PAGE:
The Problem With “No Refusal” Weekends

As this blog reported last week, over the Fourth of July Weekend, the Department of Public Safety in Texas made over 1400 arrests for DWI statewide (that number does not include arrests for DWI made by local agencies). Fourth of July was a “no refusal” weekend, so undoubtedly, a large percentage of those arrested had their blood drawn after refusing a breath test. As criminal defense attorneys know, “no refusal” weekends are simply weekends were additional law enforcement officials – including police officers, prosecutors and judges – are on standby to prepare and execute search warrants to draw blood from  anyone who (in most cases) refuses a breath test after being arrested on suspicion for DWI.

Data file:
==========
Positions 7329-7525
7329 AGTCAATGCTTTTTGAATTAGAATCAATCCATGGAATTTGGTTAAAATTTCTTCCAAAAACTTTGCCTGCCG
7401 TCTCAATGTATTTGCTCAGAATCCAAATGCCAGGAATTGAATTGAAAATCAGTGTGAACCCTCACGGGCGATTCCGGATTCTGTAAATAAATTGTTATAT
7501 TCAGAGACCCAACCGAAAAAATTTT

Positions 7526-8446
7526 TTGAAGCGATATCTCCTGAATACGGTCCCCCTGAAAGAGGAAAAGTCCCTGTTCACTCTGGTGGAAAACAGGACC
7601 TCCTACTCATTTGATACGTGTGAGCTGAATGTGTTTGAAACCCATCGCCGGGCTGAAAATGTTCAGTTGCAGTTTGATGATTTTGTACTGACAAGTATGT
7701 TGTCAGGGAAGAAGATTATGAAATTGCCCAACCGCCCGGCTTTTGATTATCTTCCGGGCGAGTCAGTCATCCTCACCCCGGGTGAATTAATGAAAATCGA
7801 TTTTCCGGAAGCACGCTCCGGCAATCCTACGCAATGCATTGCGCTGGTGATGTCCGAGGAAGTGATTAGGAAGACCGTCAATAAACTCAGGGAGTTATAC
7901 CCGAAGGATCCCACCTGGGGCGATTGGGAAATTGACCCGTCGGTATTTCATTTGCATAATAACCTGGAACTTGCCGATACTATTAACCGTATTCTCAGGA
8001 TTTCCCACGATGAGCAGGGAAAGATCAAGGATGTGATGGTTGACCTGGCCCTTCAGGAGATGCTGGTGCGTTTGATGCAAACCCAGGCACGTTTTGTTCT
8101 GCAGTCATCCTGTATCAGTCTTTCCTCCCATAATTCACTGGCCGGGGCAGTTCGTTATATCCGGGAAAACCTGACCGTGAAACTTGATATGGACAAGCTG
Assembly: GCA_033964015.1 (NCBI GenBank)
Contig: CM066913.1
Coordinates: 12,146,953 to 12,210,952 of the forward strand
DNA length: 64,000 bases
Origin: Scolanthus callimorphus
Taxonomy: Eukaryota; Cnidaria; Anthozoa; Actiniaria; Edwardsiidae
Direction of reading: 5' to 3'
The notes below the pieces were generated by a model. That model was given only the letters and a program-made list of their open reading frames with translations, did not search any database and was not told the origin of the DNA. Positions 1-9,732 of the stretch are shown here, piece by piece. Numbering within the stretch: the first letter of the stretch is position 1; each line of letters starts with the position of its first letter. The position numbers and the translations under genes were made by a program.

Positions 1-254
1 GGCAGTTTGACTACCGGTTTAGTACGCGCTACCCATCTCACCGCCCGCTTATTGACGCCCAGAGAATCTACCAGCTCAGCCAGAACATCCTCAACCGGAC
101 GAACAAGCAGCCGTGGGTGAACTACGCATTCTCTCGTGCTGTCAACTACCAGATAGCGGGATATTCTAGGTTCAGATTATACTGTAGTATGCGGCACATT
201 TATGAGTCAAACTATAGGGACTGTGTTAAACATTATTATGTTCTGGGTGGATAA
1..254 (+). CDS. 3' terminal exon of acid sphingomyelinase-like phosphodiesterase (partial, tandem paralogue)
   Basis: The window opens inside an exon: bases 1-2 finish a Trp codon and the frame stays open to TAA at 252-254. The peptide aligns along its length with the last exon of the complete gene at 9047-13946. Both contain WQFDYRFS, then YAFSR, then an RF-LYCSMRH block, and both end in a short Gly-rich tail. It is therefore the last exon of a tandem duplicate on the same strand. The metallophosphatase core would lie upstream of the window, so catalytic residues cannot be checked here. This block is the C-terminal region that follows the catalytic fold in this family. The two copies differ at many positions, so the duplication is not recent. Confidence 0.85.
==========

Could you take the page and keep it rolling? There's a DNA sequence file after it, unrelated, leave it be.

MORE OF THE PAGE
Criminal defense attorneys also know that “no refusal” is a misnomer. In other words, if you are stopped and investigated for DWI, you still have every right to refuse a chemical test, and field sobriety tests, regardless of the name of the campaign. Unfortunately, “no refusal” weekends have had the effect of misinforming law enforcement and the public as to the right of refusal. By law in Texas, law enforcement officers can only give limited warnings regarding the legal effect of refusing a chemical test like a breath test or blood test in a DWI case. Of course, this is no different on a “no refusal” weekend. However, we are beginning to see that some ill-informed law enforcement officers think that they are justified in bullying suspects into taking tests on “no refusal” weekends. This is illegal and could lead to the suppression of evidence obtained through these coerced blood draws.